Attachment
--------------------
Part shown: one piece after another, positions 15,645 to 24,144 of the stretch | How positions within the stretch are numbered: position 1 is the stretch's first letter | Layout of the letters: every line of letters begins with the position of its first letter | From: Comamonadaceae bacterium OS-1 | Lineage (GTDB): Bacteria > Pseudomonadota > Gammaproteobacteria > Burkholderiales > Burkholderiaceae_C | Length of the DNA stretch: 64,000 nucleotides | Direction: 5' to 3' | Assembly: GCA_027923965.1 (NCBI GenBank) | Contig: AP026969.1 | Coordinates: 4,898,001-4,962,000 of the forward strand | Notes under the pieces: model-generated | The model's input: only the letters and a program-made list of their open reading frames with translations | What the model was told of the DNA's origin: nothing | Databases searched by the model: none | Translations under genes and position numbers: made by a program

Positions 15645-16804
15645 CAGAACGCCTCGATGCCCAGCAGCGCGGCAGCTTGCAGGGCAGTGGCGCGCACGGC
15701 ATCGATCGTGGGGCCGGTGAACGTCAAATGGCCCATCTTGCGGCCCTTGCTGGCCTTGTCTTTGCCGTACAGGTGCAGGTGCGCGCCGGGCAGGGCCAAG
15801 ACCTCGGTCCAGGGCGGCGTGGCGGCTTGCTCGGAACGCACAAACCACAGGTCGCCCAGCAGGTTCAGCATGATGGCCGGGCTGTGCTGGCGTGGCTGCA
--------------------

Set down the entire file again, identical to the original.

Part shown: one piece after another, positions 15,645 to 24,144 of the stretch | How positions within the stretch are numbered: position 1 is the stretch's first letter | Layout of the letters: every line of letters begins with the position of its first letter | From: Comamonadaceae bacterium OS-1 | Lineage (GTDB): Bacteria > Pseudomonadota > Gammaproteobacteria > Burkholderiales > Burkholderiaceae_C | Length of the DNA stretch: 64,000 nucleotides | Direction: 5' to 3' | Assembly: GCA_027923965.1 (NCBI GenBank) | Contig: AP026969.1 | Coordinates: 4,898,001-4,962,000 of the forward strand | Notes under the pieces: model-generated | The model's input: only the letters and a program-made list of their open reading frames with translations | What the model was told of the DNA's origin: nothing | Databases searched by the model: none | Translations under genes and position numbers: made by a program

Positions 15645-16804
15645 CAGAACGCCTCGATGCCCAGCAGCGCGGCAGCTTGCAGGGCAGTGGCGCGCACGGC
15701 ATCGATCGTGGGGCCGGTGAACGTCAAATGGCCCATCTTGCGGCCCTTGCTGGCCTTGTCTTTGCCGTACAGGTGCAGGTGCGCGCCGGGCAGGGCCAAG
15801 ACCTCGGTCCAGGGCGGCGTGGCGGCTTGCTCGGAACGCACAAACCACAGGTCGCCCAGCAGGTTCAGCATGATGGCCGGGCTGTGCTGGCGTGGCTGCA